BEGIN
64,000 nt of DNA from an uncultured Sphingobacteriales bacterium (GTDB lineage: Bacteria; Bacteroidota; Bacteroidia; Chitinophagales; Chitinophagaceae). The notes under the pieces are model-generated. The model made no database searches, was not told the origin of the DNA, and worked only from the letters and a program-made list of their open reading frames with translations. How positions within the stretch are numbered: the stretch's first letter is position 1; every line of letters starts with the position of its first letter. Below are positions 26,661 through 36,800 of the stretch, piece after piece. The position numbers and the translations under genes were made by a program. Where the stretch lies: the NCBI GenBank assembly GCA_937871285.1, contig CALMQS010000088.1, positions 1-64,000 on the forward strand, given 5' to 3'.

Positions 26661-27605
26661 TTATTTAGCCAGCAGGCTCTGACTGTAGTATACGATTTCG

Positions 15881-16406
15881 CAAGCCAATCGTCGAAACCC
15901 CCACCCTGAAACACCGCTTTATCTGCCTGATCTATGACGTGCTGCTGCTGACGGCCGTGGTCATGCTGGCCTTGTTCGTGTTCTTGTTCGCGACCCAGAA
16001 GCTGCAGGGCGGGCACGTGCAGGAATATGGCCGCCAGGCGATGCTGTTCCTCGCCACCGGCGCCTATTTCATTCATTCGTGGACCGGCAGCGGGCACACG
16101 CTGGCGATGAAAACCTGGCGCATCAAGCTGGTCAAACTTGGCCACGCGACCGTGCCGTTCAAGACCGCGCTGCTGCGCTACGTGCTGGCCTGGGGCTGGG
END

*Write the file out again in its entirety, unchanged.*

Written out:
64,000 nt of DNA from an uncultured Sphingobacteriales bacterium (GTDB lineage: Bacteria; Bacteroidota; Bacteroidia; Chitinophagales; Chitinophagaceae). The notes under the pieces are model-generated. The model made no database searches, was not told the origin of the DNA, and worked only from the letters and a program-made list of their open reading frames with translations. How positions within the stretch are numbered: the stretch's first letter is position 1; every line of letters starts with the position of its first letter. Below are positions 26,661 through 36,800 of the stretch, piece after piece. The position numbers and the translations under genes were made by a program. Where the stretch lies: the NCBI GenBank assembly GCA_937871285.1, contig CALMQS010000088.1, positions 1-64,000 on the forward strand, given 5' to 3'.

Positions 26661-27605
26661 TTATTTAGCCAGCAGGCTCTGACTGTAGTATACGATTTCG

Positions 15881-16406
15881 CAAGCCAATCGTCGAAACCC
15901 CCACCCTGAAACACCGCTTTATCTGCCTGATCTATGACGTGCTGCTGCTGACGGCCGTGGTCATGCTGGCCTTGTTCGTGTTCTTGTTCGCGACCCAGAA
16001 GCTGCAGGGCGGGCACGTGCAGGAATATGGCCGCCAGGCGATGCTGTTCCTCGCCACCGGCGCCTATTTCATTCATTCGTGGACCGGCAGCGGGCACACG
16101 CTGGCGATGAAAACCTGGCGCATCAAGCTGGTCAAACTTGGCCACGCGACCGTGCCGTTCAAGACCGCGCTGCTGCGCTACGTGCTGGCCTGGGGCTGGG